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The impacts of the 1988 tax reform on married women's labour supply in Canada

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  • Sung-Hee Jeon

Abstract

I investigate the impact of the Canadian Federal tax reform of 1988 on the labour supply of lower income married women. The Canadian federal tax reform of 1988 replaced the spousal exemption with a nonrefundable tax credit. This reduced the dependence of a low income married woman’s effective marginal tax rate on the effective marginal tax rate of her husband. Using difference-in-difference estimators, I compare the labour supply of women married to higher income husbands (the "treatment" group) and the labour supply of women married to lower income husbands (the "control" group). The treatment group experienced significantly larger reductions in their effective marginal tax rate than the control group. I find a significant increase in labour force participation for women married to higher income husbands. I also show that the tax reform significantly increased the total annual working ho

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Bibliographic Info

Paper provided by McMaster University in its series Department of Economics Working Papers with number 2004-19.

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Length: 33 pages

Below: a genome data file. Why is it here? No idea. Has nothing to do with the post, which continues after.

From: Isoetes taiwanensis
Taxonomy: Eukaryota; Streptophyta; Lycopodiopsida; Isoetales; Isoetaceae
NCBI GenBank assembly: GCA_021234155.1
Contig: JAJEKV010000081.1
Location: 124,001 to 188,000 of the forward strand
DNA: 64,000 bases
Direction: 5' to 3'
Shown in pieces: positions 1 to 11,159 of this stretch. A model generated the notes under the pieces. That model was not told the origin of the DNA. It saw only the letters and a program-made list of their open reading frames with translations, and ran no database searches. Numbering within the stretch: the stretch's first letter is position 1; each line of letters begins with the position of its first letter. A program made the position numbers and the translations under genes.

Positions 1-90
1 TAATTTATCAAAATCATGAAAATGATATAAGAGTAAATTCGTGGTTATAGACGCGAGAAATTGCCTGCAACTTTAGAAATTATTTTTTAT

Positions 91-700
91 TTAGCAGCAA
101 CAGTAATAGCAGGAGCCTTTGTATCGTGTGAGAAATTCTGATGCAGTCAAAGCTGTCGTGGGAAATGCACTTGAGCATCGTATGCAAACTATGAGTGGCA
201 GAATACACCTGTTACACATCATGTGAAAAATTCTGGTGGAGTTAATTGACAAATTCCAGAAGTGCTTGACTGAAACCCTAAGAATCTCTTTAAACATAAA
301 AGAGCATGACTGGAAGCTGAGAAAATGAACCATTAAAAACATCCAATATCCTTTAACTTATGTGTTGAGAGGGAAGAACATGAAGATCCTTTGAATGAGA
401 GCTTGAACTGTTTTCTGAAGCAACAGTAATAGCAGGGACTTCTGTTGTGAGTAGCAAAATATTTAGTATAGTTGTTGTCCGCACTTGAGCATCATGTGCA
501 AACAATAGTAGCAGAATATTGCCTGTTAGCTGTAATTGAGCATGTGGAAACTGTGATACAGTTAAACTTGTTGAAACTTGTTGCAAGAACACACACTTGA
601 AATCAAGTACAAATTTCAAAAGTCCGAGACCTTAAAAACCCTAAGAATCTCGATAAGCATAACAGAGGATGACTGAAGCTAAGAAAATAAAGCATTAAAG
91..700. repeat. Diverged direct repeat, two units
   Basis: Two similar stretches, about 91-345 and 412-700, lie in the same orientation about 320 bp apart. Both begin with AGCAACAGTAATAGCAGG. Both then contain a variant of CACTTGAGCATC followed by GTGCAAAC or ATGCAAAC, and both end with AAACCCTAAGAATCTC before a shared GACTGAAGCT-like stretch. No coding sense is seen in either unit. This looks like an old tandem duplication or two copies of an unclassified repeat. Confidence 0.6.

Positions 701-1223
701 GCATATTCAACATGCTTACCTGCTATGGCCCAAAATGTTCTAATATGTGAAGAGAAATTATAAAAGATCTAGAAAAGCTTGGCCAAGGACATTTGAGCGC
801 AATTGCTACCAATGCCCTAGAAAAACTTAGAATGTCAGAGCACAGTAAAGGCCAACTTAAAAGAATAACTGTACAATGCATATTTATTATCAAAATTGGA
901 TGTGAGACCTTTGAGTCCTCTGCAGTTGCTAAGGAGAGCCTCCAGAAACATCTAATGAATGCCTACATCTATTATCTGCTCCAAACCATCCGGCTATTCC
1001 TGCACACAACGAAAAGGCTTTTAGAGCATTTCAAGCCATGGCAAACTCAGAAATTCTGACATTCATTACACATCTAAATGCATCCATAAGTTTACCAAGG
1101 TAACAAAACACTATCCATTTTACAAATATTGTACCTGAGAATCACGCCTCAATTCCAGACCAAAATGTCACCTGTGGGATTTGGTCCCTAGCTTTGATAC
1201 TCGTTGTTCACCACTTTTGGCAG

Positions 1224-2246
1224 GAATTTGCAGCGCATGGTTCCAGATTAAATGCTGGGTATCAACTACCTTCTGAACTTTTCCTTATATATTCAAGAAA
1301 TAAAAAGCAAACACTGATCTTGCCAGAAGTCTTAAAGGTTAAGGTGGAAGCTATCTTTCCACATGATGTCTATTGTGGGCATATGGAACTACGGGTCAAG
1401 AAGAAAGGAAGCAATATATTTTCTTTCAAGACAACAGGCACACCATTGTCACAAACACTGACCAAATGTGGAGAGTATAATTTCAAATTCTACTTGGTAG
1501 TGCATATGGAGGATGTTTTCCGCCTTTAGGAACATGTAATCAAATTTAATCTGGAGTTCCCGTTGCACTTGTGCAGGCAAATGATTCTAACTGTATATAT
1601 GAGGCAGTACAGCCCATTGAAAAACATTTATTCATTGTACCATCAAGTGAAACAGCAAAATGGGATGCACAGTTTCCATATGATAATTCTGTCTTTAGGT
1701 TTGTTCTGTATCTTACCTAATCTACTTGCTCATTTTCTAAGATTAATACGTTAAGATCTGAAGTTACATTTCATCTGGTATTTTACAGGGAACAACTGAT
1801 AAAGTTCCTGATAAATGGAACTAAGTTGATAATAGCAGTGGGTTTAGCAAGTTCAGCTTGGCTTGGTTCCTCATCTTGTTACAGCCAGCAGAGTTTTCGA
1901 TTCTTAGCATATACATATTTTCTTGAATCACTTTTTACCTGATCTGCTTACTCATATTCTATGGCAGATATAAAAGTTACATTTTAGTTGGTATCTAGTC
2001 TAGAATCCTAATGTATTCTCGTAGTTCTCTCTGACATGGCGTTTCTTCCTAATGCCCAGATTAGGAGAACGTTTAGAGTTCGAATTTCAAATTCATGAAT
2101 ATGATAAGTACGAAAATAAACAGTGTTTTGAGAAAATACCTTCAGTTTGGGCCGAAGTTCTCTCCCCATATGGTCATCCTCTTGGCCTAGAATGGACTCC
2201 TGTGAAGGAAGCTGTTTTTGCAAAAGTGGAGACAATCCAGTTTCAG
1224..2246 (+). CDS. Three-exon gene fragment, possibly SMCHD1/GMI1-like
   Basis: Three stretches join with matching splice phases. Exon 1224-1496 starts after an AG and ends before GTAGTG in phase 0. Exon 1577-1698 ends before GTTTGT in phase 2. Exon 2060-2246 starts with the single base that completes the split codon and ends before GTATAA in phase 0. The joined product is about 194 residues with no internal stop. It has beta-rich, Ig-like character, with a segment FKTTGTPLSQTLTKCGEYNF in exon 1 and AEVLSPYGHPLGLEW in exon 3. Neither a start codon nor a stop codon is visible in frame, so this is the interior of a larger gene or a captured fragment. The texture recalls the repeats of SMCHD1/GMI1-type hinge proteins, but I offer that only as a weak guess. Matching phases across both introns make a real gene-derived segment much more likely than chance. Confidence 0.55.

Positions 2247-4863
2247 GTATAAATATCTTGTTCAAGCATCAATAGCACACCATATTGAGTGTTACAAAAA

Date of creation: 2004
Date of revision:
Handle: RePEc:mcm:deptwp:2004-19

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  1. James B. Davies & Junsen Zhang, 1996. "Measuring Marginal Income Tax Rates for Individuals in Canada: Averages and Distributions over Time," Canadian Journal of Economics, Canadian Economics Association, Canadian Economics Association, vol. 29(4), pages 959-75, November.
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  3. Bourguignon, F. & Chiappori, P-A., 1991. "Collective Models of Household Behaviour: An Introduction," DELTA Working Papers, DELTA (Ecole normale supérieure) 91-29, DELTA (Ecole normale supérieure).
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  6. Richard P. Chaykowski & Lisa M. Powell, 1999. "Women and the Labour Market: Recent Trends and Policy Issues," Canadian Public Policy, University of Toronto Press, University of Toronto Press, vol. 25(s1), pages 2-25, November.
  7. Triest, Robert K., 1998. "Econometric Issues in Estimating the Behavioral Response to Taxation: A Nontechnical Introduction," National Tax Journal, National Tax Association, vol. 51(n. 4), pages 761-72, December.
  8. Jerry A. Hausman & Paul Ruud, 1984. "Family Labor Supply With Taxes," NBER Working Papers 1271, National Bureau of Economic Research, Inc.
  9. Richard Blundell & Alan Duncan & Costas Meghir, 1998. "Estimating Labor Supply Responses Using Tax Reforms," Econometrica, Econometric Society, Econometric Society, vol. 66(4), pages 827-862, July.
  10. Gerald Auten & Robert Carroll, 1999. "The Effect Of Income Taxes On Household Income," The Review of Economics and Statistics, MIT Press, vol. 81(4), pages 681-693, November.
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  13. Gruber, Jon & Saez, Emmanuel, 2002. "The elasticity of taxable income: evidence and implications," Journal of Public Economics, Elsevier, Elsevier, vol. 84(1), pages 1-32, April.
  14. Angrist, Joshua D., 1991. "Grouped-data estimation and testing in simple labor-supply models," Journal of Econometrics, Elsevier, Elsevier, vol. 47(2-3), pages 243-266, February.
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Cited by:
  1. Evridiki Tsounta, 2006. "Why Are Women Working so Much More in Canada? An International Perspective," IMF Working Papers, International Monetary Fund 06/92, International Monetary Fund.

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